Do not cover with a lid or foil, which will steam the meat. Roast uncovered at 325 degrees until brown. Then cover loosely with foil and continue roasting until done (see roasting times below). Basting is not necessary because the juices do not penetrate the skin. Transfer to a platter, cover with foil and let rest for about 30 minutes before carving.

Roasting times at 325 degrees:
10 to 18 lb. turkey — 3 to 3 1/2 hours unstuffed, 3 3/4 to 4 1/2 hours stuffed
18 to 22 lbs. — 3 1/2 to 4 hours unstuffed, 4 1/2 to 5 hours stuffed
22 to 24 lbs. — 4 to 4 1/2 hours unstuffed, 5 to 5 1/2 hours stuffed

What I cooked last week;
Pan-grilled filet mignon, fried potato cakes, roasted Brussels sprouts with caramelized apple dressing; ginger cookies with lemon drizzle; potato and greens soup; cubed Spam and black beans in Coney sauce (yuck).

What I ate in/from restaurants, etc., last week:
Yaki soba chicken at Kasai in Wadsworth; chicken pot pie from Giant Eagle’s deli; Korean pork belly taco and an al pastor (chicken and pineapple) taco from Funky Truckeria in Norton; egg and shrimp bites, won ton soup, spicy prawns, Peking duck in pancakes and egg tarts for dim sum at Li Wah in Cleveland.

The Mailbag will be replaced this week with a couple of recipes that I think would taste good at Thanksgiving dinner, along with directions for killer pie crust. Happy holidays, friends.

1 cup quinoa
2 cups water
1/4 cup finely chopped onion
1/4 cup chopped dates
2 blood or cara-cara oranges

1/4 cup balsamic vinegar
1/4 cup olive oil
1/4 tsp. each salt, cinnamon, ground ginger, ground cumin
2 tsp. honey or Splenda to taste

Rinse quinoa well in cold water. Drain in a sieve. Place in a medium saucepan with water. Bring to a simmer, reduce heat and cover. Simmer for about 15 minutes or until grains are al dente. Do not overcook. Drain any excess water.

While quinoa cooks, place onion and dates in a medium-size serving bowl. Make the dressing by combining the vinegar, oil, spices and honey or Splenda in a small jar and shaking well. Place the warm quinoa in the bowl and toss with the dressing, onion and dates.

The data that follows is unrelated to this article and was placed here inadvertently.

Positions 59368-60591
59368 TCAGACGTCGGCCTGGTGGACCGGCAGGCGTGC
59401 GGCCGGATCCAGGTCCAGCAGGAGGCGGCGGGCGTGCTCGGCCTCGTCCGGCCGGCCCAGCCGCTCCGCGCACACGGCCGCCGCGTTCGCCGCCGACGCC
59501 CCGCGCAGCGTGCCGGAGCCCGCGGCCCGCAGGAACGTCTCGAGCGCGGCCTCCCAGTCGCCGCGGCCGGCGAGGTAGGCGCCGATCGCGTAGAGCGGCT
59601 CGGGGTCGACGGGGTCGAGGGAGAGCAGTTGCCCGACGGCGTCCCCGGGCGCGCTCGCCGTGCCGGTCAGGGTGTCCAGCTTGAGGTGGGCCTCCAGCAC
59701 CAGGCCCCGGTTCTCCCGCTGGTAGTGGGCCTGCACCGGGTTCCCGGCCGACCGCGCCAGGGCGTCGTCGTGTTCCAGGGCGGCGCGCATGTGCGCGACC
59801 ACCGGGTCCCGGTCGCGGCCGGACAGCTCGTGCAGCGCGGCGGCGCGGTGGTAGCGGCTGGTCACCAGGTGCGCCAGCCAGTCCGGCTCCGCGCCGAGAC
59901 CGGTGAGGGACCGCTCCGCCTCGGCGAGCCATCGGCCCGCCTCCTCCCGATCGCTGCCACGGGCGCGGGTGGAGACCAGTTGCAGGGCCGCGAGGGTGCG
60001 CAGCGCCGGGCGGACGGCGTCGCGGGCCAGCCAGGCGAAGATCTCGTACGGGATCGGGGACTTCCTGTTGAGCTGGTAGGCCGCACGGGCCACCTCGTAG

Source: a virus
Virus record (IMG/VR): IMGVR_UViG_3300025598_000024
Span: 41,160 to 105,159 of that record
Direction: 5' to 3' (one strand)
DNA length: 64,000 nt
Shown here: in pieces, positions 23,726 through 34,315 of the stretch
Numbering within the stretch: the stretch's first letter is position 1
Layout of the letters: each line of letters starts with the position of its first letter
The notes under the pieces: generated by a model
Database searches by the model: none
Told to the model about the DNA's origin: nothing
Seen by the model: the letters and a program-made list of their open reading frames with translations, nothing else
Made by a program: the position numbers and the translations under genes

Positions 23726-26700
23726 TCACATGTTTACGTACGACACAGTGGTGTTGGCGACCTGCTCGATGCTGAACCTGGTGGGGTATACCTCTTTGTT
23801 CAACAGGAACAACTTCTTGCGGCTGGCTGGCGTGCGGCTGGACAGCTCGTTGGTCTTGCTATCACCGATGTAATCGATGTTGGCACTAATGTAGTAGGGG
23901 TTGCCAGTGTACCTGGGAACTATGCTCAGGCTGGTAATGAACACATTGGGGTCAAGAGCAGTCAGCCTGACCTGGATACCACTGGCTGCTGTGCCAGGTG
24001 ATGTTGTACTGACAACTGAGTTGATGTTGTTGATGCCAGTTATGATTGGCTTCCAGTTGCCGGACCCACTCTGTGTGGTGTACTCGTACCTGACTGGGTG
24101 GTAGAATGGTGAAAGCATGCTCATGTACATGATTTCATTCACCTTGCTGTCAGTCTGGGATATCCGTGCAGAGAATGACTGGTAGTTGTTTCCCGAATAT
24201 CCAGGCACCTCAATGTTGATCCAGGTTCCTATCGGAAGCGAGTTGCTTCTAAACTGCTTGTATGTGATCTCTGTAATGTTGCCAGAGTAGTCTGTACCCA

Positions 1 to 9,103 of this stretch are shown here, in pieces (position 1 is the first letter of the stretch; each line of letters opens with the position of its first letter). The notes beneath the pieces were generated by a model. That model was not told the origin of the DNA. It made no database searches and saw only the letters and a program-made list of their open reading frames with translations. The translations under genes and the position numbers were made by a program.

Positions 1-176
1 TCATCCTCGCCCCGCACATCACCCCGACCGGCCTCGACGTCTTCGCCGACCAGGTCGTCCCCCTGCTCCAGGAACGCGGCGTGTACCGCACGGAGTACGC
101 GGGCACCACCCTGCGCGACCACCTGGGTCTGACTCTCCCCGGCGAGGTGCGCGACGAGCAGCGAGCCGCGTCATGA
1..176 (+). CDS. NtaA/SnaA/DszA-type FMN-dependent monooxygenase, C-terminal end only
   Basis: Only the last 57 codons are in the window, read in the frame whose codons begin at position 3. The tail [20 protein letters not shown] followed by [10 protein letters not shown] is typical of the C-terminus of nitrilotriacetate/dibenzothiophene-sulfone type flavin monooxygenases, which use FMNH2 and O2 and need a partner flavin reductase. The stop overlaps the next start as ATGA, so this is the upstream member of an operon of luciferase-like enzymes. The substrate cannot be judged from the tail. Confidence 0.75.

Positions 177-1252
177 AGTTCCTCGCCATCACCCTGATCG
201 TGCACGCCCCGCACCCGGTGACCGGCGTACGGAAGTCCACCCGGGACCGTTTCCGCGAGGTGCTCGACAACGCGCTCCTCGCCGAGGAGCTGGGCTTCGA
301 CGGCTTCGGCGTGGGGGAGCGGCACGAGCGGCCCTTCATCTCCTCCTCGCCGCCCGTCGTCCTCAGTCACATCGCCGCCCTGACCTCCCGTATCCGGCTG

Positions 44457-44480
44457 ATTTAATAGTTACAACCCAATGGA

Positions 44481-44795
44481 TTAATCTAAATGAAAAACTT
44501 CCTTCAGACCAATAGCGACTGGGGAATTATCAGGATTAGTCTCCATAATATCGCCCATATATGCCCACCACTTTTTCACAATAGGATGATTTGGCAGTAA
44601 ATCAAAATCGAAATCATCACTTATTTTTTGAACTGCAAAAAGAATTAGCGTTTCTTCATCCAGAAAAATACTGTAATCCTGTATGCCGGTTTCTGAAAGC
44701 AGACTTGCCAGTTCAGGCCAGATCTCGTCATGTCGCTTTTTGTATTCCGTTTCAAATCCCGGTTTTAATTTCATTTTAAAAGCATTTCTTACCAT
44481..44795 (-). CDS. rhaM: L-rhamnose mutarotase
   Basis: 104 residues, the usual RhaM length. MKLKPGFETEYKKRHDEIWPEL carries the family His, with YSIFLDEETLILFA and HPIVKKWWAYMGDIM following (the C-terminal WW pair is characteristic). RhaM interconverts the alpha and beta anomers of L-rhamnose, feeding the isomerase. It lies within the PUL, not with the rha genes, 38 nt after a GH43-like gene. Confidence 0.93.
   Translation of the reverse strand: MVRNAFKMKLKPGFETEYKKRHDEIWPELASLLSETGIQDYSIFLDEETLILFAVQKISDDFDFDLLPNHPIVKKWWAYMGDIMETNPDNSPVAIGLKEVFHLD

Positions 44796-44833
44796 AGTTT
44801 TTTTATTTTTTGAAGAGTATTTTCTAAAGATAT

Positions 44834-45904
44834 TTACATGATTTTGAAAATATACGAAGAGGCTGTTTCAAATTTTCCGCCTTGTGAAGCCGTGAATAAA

Cut a thin slice from both the blossom and stem ends of the oranges. Place on a cutting board, one of the cut ends down. With a sharp knife, slice off the skin and white pith all the way around, following the shape of the orange. Then one at a time, slice next to one membrane and flick the bare orange section into the bowl. Do this over the bowl with the quinoa to catch any juices. Continue with second orange. Gently toss to distribute the orange sections.

Cover and chill salad. Toss again before serving. Makes 4 to 6 servings.
Note: Pomegranate arils may be substituted for the blood oranges.
This is my original recipe.

2 lbs. fresh green beans
1/4 cup extra-virgin olive oil
6 garlic cloves, peeled and smashed
Salt to taste
1/2 lb. Gorgonzola cheese, crumbled

Rinse and dry the beans and trim off both ends. Place a large skillet over medium heat. Pour in the oil and toss in the garlic. Cook 4 to 5 minutes, until garlic has just lightly colored.

Put beans in the pan and shake to spread them out. Pour in 1/4 cup water. Cover, lower heat and cook for about 15 minutes, shaking pan occasionally, until the beans are tender to the bite and lightly caramelized.

Salt beans lightly. Raise the heat and drop bits of cheese into the beans. Cook uncovered, tossing and stirring with a spatula or tongs while the cheese melts, about 1 1/2 minutes. Spoon into a bowl and serve immediately. Makes 6 to 8 servings.

From “Lidia’s Family Table” by Lidia Matticchio Bastianich

2 cups all-purpose or 2 cups plus 2 tbsp. pastry flour
1 tsp. salt
2/3 cup (about 10 tbsp.) chilled lard or vegetable shortening
7 to 8 tbsp. cold water

Whisk together flour and salt in a medium bowl. Add lard in small pieces. With a pastry blender, cut the lard into the flour-salt mixture until the pieces of lard are about the size of peas. Use a knife to clean off the blades of the pastry blender occasionally.
Sprinkle the water over the mixture one tablespoon at a time, tossing with a fork to mix. Do not mix with your hands. After 7 tablespoons, pinch a bit of the mixture to see if it will stick together. If not, add remaining one tablespoon of water.

Working quickly so the heat from your hands does not melt the fat, gather the mixture into a ball. Do not knead. Divide in half and flatten each ball slightly. Wrap in plastic wrap and chill an hour or more if possible.

Remove from refrigerator and warm to cool room temperature, until dough is pliable enough to roll. Flour each disk and place on a floured surface or between two pieces of plastic wrap. Roll each disk with rolling pin in strokes from the center to the edges to form a 9- or 10-inch circle. After dough is fitted into pie pan and crimped or filled, bake immediately. Unfilled pie shells may be wrapped in plastic wrap and refrigerated for baking later. Makes enough for 2 pie shells or 1 double-crust pie.